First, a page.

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Letter from Australia, the Monash Commission and independent reviews

Julie Hare pens this week’s letter from Australia, focusing on the Monash Commission and moves for Augar-down-under.
This article is more than 5 years old

Julie is Wonkhe's Associate Editor in Australia.

There’s an almost palpable sense of frustration in Australia with the lack of vision for post-school education which, we all know, will be doing a lot of the heavy lifting to help the economy adjust to a technologically-disrupted future.

While the government spins giddily on its own axis, putting out bushfires and firestorms as they ignite in quick succession (unexpected firings and resignations at the Australian Broadcasting Commission was last week’s big news story), increasingly it is people from within the sector (and those with vested interests in the country producing sufficient knowledgeable, well-trained, adaptable and skilled workers) who have been developing some important policy work.

Commissioning the future

Last Wednesday saw an invitation-only seminar in Melbourne to consider reform for the sector. It was run at the behest of the Monash Commission, a grandly titled endeavour established by Monash University vice chancellor Margaret Gardner, to put some serious thinking behind possible future options.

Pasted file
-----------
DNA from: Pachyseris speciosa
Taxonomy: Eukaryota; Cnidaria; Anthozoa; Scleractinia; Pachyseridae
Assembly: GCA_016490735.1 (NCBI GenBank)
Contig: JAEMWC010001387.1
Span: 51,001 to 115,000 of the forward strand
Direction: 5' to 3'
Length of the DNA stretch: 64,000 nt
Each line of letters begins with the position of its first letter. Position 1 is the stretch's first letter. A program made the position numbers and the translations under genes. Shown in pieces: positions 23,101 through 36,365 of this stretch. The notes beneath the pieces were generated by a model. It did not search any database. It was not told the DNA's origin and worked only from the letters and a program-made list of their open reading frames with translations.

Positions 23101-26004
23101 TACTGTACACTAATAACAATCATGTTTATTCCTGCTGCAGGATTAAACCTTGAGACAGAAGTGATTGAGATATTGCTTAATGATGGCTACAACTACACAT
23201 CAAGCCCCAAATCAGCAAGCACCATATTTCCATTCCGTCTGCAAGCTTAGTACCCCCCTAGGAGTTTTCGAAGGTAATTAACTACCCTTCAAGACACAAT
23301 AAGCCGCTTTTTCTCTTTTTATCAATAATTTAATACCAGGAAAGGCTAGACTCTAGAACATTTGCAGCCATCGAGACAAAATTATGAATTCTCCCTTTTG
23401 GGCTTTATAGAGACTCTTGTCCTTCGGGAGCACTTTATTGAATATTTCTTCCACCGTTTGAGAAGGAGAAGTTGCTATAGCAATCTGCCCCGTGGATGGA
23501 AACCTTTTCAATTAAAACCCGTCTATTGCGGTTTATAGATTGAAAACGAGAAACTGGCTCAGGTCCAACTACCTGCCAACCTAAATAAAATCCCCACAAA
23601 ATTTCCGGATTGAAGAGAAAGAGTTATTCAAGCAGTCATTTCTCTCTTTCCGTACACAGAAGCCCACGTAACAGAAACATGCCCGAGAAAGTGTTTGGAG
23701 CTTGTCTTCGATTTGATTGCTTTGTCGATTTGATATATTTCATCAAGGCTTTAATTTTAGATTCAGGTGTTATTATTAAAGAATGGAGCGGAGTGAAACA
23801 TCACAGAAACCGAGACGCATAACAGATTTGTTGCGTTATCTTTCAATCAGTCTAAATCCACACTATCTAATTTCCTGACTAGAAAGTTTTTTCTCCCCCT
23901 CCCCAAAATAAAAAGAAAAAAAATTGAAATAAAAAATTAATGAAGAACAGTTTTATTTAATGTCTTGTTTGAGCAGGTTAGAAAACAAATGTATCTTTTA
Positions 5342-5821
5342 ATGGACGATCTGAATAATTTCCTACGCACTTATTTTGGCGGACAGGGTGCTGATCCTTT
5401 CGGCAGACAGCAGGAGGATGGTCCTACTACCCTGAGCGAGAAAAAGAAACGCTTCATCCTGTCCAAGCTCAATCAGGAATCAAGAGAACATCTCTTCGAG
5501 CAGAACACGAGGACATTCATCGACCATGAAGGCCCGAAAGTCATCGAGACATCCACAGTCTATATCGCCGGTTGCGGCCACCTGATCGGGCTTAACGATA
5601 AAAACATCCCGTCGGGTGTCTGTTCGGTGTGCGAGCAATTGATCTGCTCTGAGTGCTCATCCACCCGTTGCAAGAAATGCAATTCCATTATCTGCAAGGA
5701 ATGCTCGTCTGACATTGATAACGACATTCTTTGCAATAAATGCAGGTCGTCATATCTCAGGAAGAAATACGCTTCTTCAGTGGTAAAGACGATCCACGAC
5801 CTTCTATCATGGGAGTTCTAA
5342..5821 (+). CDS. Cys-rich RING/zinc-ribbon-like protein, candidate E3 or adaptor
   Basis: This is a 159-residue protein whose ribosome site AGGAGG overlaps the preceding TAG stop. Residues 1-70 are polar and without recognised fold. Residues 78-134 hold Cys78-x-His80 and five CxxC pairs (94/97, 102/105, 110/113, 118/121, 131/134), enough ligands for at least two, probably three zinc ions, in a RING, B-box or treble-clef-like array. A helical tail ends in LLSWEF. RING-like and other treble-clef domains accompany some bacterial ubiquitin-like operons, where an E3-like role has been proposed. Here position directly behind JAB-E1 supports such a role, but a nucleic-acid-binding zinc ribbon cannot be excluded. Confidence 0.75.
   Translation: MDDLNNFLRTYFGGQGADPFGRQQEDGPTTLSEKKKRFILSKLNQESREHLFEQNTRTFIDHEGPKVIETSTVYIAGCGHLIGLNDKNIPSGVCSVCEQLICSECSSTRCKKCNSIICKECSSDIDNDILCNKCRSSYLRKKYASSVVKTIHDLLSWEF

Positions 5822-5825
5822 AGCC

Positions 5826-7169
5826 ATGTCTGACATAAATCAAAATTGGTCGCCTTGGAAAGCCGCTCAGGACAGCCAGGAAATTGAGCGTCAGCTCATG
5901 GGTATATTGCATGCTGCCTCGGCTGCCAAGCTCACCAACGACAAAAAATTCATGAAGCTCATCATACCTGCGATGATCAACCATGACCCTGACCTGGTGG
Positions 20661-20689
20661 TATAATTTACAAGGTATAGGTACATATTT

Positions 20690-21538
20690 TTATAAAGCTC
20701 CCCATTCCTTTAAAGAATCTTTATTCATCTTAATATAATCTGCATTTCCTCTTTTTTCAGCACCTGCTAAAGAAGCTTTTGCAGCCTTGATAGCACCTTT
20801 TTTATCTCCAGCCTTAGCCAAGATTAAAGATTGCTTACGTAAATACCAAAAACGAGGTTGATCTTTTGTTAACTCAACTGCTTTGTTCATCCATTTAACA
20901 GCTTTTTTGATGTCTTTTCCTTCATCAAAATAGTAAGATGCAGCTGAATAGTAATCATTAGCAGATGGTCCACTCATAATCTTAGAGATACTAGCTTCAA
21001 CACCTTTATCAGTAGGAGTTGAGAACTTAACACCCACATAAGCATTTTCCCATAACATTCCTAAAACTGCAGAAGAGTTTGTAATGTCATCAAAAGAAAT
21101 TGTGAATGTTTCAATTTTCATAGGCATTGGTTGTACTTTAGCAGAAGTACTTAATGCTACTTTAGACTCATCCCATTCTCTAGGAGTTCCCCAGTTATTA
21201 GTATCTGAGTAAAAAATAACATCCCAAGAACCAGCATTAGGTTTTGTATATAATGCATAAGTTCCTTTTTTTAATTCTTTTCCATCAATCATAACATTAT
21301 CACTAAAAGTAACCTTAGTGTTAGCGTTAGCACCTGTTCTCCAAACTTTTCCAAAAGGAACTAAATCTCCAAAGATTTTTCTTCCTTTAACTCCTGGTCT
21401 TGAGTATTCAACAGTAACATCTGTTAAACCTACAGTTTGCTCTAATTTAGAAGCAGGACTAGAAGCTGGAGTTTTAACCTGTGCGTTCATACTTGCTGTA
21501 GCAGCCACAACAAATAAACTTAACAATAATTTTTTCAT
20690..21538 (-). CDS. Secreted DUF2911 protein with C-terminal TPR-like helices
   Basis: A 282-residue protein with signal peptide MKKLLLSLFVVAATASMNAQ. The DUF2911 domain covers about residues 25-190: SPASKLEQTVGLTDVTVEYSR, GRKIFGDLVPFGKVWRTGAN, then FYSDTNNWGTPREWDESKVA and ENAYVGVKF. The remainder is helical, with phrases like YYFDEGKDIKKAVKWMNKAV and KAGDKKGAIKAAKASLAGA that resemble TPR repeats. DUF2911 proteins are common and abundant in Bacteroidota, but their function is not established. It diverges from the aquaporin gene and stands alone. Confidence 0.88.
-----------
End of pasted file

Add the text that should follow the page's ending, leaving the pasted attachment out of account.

About 60 expert insiders, sector leaders, and stakeholders gathered with the Commission’s very eminent collection of commissioners – which includes Nigel Thrift, former UK vice chancellor and now executive director of Schwarzman Scholars – in an attempt to identify gaps and issues in the design of post-compulsory education in Australia and to consider design scenarios for its future.

Gardner and her commissioners obviously have their eye very firmly on next year’s election and are looking to get a jump start on the policy process.

Defining the issues

In the lead up to the seminar, several papers were commissioned from a range of experts to inform the session. The big surprise here is the very strong focus on vocational education, which is unusual and unexpected given the HE sector’s usual displays of blatant self-interest.

All eight papers are considered and thoughtful and, almost without exception, call for a major overhaul of the post-secondary (or post-18) sector. It’s almost as if the Monash Commission is hoping to conjure up a clone of Philip Augur to run a similar review to that currently being undertaken in the UK.

The HE sector has benefited enormously under the dominant policy settings of the past decade (which have been mostly unpicked and diluted with its centrepiece – the demand-driven system – now on pause until at least 2020). This has all come at the expense of the vocational sector, which has also been bashed around by a raft of ill-conceived (and failed) pro-marketision policies, devastating funding cuts and other shameful episodes of policy missteps.

It’s not just the HE sector calling for an overhaul. A month ago the Business Council of Australia released an impassioned plea for widespread reform of the post-secondary education and skills sector. And even though the report has no authority (the BCA is a lobby group, not a government department), it still managed to attract 26 submissions to inform its thinking.